Tim, Manu, and Tony formed Spurs, Inc. (a C Corp) to market and sell basketball apparel. Tony and Manu contributed $10,000 each in exchange for common stock while Tim contributes $80,000. Tim contributed $10,000 in exchange of common stock. After a terrible first year, Tim advanced a loan of $20,000 to Spurs, Inc. to help the company stay afloat. No promissory note was signed by the company. After another 3 years of net operating losses, Tim agreed to advance another $30,000 but with the Spurs signing a promissory note with payment terms and interests. However, the Spurs never paid back interest.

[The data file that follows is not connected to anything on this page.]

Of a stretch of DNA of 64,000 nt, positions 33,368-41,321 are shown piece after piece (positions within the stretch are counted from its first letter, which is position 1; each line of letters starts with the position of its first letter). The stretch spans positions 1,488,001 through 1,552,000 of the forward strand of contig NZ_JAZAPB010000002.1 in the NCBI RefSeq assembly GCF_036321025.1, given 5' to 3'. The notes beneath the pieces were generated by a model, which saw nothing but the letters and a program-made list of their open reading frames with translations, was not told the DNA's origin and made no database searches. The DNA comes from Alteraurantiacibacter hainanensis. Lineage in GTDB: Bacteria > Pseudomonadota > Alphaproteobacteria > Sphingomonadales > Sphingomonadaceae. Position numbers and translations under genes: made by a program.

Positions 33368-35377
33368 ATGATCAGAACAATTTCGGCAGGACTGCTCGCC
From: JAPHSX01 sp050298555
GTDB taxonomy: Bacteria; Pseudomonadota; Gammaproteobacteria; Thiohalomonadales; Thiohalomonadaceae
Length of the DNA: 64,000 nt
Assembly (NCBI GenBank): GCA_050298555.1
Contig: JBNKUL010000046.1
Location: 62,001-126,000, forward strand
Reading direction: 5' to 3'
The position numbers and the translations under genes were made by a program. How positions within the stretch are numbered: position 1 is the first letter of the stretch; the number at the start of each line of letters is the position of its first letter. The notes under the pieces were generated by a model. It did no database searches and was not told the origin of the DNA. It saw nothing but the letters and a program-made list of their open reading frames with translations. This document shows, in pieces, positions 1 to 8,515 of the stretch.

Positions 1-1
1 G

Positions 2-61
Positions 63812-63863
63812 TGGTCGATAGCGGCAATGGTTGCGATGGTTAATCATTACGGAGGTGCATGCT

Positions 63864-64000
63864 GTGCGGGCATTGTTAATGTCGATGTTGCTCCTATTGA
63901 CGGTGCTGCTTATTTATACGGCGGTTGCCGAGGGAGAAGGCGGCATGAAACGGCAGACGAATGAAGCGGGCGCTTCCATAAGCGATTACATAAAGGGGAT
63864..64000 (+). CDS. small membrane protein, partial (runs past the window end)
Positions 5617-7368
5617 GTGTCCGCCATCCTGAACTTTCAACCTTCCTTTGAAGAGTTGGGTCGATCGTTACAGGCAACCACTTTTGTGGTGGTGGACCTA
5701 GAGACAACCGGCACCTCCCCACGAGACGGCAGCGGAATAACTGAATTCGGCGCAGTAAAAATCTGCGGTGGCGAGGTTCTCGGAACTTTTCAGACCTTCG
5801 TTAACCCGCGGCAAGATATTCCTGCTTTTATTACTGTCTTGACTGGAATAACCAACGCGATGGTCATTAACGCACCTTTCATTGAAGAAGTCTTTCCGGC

Shortly before advancing the funds, Spurs’ Inc. CFO told Tim that the company’s financial prospects are dim with projected revenue expected to come in 60% below forecast. The CFO also warned Tim that without the cash advance that the company will likely go under. The company is also expected to experience severe cash flow due to uncollectible receivables exceeding their net terms.
Spurs Inc. eventually goes out of business. Tim comes to you and wishes to report business bad debt write off of $50,000 from the two advances that he made to Spurs. What would you advise him regarding these loans and why? Can he write them off?